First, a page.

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Garden Grants Proposal Structure and Guidance

Published onAug 26, 2023
Garden Grants Proposal Structure and Guidance


Proposal overview

Problem statement

Solution statement

Other information to be provided


Funding decision

How to submit a proposal

Proposal Overview

Applications to Homeworld Garden grants have two main sections: the problem statement and the solution statement.

The problem statement (<2400 characters) concisely describes how the proposal’s focus connects to a high-impact sustainability challenge. Problem statements will be reviewed for clarity and impact. Problem statements that pass review will be made public after funding decisions are made, to provide examples of high-impact climate biotech problems. We encourage all applicants to keep their problem statements public; however, applicants who do not receive funding may choose to take their problem statements down.

The solution statement (<6000 characters) describes how the applicant team will address the problem statement. Solution statements are confidential. All sensitive information should be placed in the solution statement.

Problem statement

Each section below has an 800 character limit. References should be embedded links in [#] format, but the reasoning in the problem statement should not rely on the links to make sense. Here is an example, and more examples are in the Homeworld Problem Statement Repository. Any problem statement in the Problem Statement Repository can be copied or modified and submitted to Garden Grants paired with a solution statement.


The Context (max 800 char) frames the big picture. It describes a challenge important to society and a constraint that limits us from addressing the challenge but is too broad to imply the goals of a specific project.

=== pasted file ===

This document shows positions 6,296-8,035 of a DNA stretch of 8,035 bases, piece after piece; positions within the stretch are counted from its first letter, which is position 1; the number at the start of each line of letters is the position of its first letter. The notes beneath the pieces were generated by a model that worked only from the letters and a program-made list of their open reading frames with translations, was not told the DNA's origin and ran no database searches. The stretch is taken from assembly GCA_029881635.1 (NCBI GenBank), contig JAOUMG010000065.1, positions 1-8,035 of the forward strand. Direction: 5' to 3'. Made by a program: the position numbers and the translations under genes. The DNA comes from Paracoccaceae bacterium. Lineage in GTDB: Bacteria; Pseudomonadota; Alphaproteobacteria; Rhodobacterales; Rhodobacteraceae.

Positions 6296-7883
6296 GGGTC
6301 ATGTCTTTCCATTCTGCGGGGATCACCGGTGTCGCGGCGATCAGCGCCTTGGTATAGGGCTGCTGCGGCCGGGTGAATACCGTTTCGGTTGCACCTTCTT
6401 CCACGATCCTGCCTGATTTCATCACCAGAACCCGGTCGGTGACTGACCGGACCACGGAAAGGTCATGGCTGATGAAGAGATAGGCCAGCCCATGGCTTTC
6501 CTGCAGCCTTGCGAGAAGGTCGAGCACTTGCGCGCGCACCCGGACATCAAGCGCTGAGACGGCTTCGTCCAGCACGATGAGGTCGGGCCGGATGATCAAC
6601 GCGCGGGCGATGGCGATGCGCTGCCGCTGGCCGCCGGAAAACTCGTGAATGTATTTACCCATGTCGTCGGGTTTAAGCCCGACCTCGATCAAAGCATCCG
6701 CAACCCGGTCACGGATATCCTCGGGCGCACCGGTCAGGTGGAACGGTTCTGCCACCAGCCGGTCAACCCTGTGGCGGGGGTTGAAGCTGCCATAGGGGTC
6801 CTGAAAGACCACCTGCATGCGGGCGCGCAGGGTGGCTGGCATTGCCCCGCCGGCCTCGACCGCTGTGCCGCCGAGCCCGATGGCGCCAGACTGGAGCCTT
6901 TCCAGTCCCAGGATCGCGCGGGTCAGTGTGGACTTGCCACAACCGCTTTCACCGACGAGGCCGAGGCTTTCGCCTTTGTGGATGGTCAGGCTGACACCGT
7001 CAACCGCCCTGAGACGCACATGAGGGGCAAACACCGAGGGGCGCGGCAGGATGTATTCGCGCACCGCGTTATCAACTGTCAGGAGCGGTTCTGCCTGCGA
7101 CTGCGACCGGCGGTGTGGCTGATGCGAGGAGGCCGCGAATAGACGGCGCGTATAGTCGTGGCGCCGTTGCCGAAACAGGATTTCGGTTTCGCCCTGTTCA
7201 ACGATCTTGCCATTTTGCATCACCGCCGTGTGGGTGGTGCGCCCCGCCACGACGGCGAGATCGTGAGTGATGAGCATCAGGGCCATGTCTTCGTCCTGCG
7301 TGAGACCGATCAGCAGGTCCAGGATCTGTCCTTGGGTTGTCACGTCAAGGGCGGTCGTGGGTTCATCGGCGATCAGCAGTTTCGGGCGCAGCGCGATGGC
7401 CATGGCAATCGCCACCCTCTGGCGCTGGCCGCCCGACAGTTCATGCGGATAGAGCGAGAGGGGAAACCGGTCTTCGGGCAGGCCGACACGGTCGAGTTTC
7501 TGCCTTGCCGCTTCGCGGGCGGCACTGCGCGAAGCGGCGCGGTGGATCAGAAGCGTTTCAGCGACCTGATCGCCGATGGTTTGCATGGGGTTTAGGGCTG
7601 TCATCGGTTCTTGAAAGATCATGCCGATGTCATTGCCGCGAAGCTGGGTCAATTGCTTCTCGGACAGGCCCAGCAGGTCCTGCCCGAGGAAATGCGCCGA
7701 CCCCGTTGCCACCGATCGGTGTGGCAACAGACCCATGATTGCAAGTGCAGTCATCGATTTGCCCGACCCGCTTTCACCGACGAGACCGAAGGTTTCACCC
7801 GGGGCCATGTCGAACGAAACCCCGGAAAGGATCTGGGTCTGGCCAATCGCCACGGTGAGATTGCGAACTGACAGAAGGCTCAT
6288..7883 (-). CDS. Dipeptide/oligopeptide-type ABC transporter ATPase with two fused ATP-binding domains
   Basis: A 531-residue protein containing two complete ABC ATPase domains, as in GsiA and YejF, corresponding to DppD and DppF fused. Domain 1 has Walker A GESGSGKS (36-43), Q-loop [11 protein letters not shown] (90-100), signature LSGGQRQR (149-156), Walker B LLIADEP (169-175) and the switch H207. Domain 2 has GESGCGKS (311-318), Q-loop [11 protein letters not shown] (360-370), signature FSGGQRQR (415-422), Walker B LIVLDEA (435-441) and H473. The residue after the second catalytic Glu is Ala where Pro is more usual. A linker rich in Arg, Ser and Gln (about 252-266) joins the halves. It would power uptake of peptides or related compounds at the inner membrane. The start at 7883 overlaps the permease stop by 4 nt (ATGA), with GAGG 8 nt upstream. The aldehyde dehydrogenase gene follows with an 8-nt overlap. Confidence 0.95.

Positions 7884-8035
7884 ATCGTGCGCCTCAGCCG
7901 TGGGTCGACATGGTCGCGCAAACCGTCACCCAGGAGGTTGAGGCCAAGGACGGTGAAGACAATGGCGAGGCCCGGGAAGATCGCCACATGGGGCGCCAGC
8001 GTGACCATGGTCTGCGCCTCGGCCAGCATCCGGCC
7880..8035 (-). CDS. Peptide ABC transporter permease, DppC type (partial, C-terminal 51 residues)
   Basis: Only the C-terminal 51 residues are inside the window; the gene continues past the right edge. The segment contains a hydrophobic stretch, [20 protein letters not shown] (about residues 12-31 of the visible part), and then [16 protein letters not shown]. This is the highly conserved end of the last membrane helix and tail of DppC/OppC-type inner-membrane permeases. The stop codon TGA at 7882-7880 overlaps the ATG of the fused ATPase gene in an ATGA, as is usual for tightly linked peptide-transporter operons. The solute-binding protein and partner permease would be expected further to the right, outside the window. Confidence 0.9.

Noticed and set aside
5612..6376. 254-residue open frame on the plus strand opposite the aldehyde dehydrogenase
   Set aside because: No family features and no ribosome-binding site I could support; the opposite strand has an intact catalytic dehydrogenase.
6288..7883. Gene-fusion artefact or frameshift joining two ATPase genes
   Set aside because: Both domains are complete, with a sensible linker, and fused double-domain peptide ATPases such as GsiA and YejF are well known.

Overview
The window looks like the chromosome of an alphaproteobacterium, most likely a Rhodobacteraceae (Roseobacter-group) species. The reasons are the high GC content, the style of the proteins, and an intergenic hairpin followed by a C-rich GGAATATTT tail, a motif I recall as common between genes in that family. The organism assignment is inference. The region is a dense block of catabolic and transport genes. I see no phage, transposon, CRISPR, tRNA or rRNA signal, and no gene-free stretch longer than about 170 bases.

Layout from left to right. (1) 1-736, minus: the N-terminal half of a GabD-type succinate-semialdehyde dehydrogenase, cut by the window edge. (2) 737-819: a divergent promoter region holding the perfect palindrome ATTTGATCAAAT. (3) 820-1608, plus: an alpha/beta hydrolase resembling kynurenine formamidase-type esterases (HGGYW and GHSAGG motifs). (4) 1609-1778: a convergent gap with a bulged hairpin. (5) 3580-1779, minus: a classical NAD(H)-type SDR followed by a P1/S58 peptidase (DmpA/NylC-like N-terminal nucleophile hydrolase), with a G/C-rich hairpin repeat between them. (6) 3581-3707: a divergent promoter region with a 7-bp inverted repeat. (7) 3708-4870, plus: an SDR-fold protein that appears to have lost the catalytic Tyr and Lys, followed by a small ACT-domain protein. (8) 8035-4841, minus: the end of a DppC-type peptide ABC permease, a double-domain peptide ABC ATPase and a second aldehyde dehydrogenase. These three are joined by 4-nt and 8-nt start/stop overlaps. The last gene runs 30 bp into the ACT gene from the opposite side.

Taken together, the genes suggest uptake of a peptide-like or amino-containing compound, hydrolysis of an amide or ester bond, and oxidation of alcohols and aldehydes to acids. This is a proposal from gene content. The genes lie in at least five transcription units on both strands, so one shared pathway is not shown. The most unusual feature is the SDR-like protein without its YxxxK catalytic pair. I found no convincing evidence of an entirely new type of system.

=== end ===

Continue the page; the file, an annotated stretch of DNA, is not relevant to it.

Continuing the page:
The Significance (max 800 char) describes a possible pathway to address the constraint described in the Context. It then describes another more specific constraint that prevents progress on that pathway, to be addressed by the Goals.


The Goals (max 800 char) describe a set of project outcomes that address the specific constraint described in the Significance and are achievable by one person or a small team. The Goals might seem arcane on their own, but the Significance and Context clarify why they are important in the big picture.

Solution statement

(max 6000 character) Write a technical description of your solution, by which you will achieve the Goals in the problem statement. Here are some things to keep in mind:

  • Describe the specifics of how you will achieve the Goals, distinguish your work from similar efforts, and discuss the risks of your idea. (We value high-risk, high-reward projects that are “big, if true,” but it is important that applicants show awareness of their project’s risks.)

  • Do not re-state the problem statement. You may, and sometimes should, provide additional details about the how the problem is currently handled.  

  • Beyond funding, what would this project need for success now and after the de-risking has been completed? We want to help your project in all ways possible.

  • Don’t include appendices, links to extra data, etc., because they will not be read. 

  • Be prepared for non-anonymous inline comments from reviewers directly onto your proposal. 

  • Describe the budget by which you will use your funds if awarded. Please provide details here that are too sensitive to provide in the public “Budget” section of the application form.